US physiologist who investigated the control of the contraction of cardiac muscle, confirming that the cardiac muscle has an inherent rhythmical power that acts automatically (the myogenic theory) and determining that a certain minimum amount of stimulus is needed to induce a contraction of the cardiac muscle.
Studying cardiac muscle He spent many years investigating how heart muscles contract, using frog cardiac muscle as an experimental model. Since a frog's heart continued to beat for some time after it was extracted from the animal, Albrecht von Haller had earlier proposed the myogenic theory, suggesting that cardiac muscle possesses an inherent rhythmical power that acts automatically.
Bowditch demonstrated that passing fluid under pressure into the apex of a frog's heart produces rhythmical activity even in the absence of its usual nervous stimulation. He could obtain the same result by applying a constant electrical current to the muscle. These results supported the myogenic theory and led Bowditch to propose the ‘all-or-nothing’ rule governing the contraction of cardiac muscle. This rule specifies that a certain minimum amount of stimulus is needed in order to induce a nerve impulse and subsequent muscle contraction. Any stimulus below this set amount has no effect, no matter how long it is applied to the muscle.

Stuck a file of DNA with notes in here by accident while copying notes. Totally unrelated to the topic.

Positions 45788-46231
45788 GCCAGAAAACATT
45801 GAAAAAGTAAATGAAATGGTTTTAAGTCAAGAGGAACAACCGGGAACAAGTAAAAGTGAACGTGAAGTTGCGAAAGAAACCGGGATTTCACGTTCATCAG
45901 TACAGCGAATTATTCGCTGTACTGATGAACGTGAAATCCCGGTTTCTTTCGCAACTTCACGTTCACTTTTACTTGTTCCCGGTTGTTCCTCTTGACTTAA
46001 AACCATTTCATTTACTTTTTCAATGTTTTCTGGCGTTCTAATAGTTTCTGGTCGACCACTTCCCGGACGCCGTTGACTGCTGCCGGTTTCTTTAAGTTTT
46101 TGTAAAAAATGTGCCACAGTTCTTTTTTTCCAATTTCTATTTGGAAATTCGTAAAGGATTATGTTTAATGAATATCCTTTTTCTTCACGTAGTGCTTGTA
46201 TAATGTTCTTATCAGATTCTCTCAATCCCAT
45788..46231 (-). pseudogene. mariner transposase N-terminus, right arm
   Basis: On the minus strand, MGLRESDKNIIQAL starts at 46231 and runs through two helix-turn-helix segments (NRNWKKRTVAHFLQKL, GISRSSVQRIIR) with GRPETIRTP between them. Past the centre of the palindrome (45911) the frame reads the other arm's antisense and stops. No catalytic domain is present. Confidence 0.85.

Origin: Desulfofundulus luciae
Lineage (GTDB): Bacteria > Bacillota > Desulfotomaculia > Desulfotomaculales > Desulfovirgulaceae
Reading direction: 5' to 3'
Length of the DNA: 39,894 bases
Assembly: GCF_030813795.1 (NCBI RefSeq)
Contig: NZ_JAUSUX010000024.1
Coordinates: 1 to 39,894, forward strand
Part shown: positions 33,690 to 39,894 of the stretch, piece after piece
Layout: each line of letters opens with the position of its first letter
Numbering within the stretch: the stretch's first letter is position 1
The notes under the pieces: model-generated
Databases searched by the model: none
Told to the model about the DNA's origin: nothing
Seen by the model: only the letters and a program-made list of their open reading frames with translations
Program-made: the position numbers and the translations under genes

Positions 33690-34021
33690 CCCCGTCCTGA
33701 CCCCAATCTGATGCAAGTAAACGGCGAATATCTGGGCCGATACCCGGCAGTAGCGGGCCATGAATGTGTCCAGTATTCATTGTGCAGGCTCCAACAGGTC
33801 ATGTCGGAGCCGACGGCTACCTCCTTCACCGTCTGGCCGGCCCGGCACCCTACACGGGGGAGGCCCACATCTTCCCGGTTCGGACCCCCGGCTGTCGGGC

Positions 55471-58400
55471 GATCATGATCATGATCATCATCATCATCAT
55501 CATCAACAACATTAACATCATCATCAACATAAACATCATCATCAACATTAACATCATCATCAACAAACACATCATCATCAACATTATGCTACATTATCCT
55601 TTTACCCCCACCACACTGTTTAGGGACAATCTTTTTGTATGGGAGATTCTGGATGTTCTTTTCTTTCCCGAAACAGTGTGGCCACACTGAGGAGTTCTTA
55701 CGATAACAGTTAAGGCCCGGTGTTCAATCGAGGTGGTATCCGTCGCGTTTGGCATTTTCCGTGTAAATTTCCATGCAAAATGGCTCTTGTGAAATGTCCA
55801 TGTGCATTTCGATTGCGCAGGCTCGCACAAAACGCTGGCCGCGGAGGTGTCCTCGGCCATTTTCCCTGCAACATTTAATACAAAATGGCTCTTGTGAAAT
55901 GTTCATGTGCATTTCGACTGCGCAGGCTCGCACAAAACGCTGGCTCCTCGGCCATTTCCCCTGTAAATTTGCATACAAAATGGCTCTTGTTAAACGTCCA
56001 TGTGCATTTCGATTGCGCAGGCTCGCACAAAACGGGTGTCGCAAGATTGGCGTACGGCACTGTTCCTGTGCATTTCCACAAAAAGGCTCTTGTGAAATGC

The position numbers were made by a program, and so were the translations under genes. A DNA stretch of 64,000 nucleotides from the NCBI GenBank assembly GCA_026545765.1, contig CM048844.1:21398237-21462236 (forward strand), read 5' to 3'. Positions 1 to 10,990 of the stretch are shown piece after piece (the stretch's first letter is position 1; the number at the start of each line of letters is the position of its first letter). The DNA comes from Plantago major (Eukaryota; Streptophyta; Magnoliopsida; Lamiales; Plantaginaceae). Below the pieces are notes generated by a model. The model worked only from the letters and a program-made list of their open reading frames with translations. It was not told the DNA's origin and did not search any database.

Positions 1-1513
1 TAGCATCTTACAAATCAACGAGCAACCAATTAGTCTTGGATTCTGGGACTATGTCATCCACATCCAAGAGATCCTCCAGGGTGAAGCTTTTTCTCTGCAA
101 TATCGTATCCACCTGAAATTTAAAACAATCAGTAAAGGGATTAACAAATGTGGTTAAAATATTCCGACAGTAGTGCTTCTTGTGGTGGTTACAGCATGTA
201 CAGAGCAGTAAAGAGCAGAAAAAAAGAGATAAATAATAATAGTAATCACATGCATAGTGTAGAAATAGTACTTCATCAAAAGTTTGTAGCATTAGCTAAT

Life Bowditch was born in Boston and studied at Harvard Medical School. He obtained his medical degree 1868 after serving in the American Civil War, in which he fought and was wounded. After graduating, he went to work with eminent physiologists in France and Germany before returning to Harvard to teach physiology. He became dean of the physiology department at Harvard 1883 and founded the prestigious American Physiological Society 1887.
He also worked on how spinal reflexes in the body (such as the knee-jerk reflex) work, and on the role of nutrition and other environmental factors on growth in children.